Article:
The essay ‘Circulating Reference’ addresses the series of successive steps through which empirical evidence is gathered from the field and transformed into discourse. He describes how at each step something (matter) is transformed into a form (a signpost), which then becomes the basis for the next step in the process. This requires sophisticated tools – such as the pedocomparator or Munsell Code – as well as the documentation of the various steps so that they can be re-enacted.
For the world to become knowable, it must become a laboratory. If virgin forest is to be transformed into a laboratory, the forest must be prepared to be rendered as a diagram (p.43).
Latour concludes that constructing phenomena in successive steps – or layers – makes them more real within networks of researchers, samples, graphics, specimens, maps, reports and funding requests.
JASANOFF & MARTELLO (2004)
Jasanoff and Martello (2004) emphasize that science is a form of powerful but situated knowledge. Therefore, the mechanisms of knowledge production are a central consideration when evaluating institutions and processes of global governance. They suggest that beyond the design of specific institutions or processes, it is the ideology of global governance that they seek to influence. As such, they arrange their conclusions as prescriptions for INSTUTIONS, EXPERTISE and DEMOCRACY which, they suggest, are crucially important to the success of all governance arrangements.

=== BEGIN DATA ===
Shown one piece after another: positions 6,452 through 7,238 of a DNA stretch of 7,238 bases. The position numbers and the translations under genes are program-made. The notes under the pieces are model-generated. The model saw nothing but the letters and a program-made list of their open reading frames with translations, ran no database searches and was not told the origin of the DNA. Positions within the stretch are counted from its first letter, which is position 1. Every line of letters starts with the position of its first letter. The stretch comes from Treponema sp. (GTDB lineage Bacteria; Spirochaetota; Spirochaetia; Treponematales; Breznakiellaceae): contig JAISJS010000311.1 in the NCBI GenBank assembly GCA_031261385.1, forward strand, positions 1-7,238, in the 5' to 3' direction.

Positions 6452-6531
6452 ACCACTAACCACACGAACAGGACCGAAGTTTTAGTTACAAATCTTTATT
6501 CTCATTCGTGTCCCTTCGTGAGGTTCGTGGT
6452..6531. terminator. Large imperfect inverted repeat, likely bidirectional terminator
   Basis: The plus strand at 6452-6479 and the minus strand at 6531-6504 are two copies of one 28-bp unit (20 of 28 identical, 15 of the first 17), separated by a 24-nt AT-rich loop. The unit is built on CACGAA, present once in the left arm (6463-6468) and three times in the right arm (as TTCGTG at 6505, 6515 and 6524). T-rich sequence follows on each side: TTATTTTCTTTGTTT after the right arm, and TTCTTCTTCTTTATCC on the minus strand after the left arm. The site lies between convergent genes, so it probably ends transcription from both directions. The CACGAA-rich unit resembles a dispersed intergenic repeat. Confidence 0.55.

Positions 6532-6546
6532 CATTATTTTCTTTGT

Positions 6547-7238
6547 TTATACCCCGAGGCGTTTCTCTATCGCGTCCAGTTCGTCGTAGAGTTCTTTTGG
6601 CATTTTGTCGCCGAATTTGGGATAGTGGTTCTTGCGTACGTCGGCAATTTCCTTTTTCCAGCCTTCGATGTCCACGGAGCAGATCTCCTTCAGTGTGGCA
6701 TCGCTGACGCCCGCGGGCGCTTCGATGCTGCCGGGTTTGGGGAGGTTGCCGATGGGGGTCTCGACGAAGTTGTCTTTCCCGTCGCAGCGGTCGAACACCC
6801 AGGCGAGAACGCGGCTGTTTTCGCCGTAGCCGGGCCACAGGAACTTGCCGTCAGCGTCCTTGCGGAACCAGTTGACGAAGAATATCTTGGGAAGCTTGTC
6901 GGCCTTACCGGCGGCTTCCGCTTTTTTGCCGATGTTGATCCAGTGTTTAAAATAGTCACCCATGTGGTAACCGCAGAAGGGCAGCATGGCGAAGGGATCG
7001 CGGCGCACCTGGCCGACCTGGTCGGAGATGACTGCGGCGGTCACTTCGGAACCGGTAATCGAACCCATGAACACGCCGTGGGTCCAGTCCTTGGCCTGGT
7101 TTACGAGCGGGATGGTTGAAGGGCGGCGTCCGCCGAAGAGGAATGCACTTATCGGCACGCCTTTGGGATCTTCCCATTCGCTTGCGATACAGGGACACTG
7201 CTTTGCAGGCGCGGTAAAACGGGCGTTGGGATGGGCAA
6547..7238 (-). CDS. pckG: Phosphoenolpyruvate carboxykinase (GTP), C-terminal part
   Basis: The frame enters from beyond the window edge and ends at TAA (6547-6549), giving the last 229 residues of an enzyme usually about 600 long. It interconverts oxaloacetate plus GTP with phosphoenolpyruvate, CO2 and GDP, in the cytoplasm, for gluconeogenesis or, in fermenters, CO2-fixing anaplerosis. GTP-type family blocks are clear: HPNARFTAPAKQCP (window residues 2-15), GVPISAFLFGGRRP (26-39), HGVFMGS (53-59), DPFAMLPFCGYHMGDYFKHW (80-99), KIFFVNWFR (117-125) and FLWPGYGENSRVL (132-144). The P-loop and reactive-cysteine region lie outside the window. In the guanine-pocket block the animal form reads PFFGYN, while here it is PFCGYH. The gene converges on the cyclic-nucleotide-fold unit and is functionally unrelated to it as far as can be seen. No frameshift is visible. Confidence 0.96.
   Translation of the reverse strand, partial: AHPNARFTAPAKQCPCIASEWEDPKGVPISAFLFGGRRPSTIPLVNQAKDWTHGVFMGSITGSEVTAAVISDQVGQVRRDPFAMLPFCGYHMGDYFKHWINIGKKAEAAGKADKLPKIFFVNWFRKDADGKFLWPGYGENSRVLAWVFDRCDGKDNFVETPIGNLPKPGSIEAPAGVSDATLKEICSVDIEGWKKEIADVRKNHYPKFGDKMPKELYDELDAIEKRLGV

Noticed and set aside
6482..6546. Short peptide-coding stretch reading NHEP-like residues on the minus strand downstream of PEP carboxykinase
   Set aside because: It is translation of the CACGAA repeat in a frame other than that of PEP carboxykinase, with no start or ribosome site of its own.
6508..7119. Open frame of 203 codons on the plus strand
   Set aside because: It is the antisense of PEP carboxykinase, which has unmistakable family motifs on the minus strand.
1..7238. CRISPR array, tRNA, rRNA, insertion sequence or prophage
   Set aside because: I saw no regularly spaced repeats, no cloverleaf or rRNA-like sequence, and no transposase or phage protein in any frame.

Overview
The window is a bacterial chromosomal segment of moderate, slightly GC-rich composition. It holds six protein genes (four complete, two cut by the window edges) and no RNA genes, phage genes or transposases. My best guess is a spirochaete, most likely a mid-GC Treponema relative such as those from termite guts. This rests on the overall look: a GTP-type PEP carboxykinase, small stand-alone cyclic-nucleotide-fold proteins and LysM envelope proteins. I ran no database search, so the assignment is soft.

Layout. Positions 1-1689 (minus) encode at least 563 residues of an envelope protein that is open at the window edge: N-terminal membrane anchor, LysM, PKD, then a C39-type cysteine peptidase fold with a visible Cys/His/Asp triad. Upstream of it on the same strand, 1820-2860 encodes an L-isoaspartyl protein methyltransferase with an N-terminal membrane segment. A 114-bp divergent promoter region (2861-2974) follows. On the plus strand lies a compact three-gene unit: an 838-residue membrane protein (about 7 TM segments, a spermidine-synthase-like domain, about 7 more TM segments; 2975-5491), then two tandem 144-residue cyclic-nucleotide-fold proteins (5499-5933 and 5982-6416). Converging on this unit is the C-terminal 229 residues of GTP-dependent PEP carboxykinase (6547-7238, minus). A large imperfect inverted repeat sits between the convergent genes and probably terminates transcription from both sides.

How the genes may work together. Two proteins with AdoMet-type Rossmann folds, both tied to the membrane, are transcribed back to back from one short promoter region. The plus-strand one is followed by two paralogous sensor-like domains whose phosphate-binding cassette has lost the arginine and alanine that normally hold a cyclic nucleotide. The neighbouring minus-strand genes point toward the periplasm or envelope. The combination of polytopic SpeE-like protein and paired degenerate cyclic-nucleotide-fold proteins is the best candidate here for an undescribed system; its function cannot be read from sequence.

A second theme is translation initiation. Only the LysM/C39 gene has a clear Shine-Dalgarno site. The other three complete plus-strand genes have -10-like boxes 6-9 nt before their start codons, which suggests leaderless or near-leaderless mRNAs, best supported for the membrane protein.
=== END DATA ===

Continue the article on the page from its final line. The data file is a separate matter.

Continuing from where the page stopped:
In the international arena coalitions of normatively and discursively united actors brought about collective solutions to environmental problems (p. 337)
- Social interests and relationships are just as critical in the formation of scientific consensus as in any other domain of human activity
Globalization is not an unstoppable force, but a social achievement (p. 341)
- Institutions of global governance serve as construction sites for sorting out the meanings of the global and the local
Global institutions create and embody particular cultures with languages, practices and standards (p. 342)
- Policy discourses are normative in the ways that they join together, reach across, circulate through or obstruct passage between spheres held to be local or global
INSTITUTIONS (p. 343–)
- Should become more aware of the active role they play in constructing processes of globalization and localization; they often fail to see their own hand in the creation of these categories
- Are embedded in routine practices whose intellectual and normative foundations are not ordinarily subjected to radical forms of critique
EXPERITISE (p. 344–)
- Institutionalized expertise is a powerful instrument for creating boundaries between global and local environmental governance arrangements (e.g. who counts as expert and who gets to ‘participate’ are critically important choices in the development of environmental regimes)
- Long term, highly routinized, standard setting bodies that develop their own insular analytical practices and discourse are particularly in need of scrutiny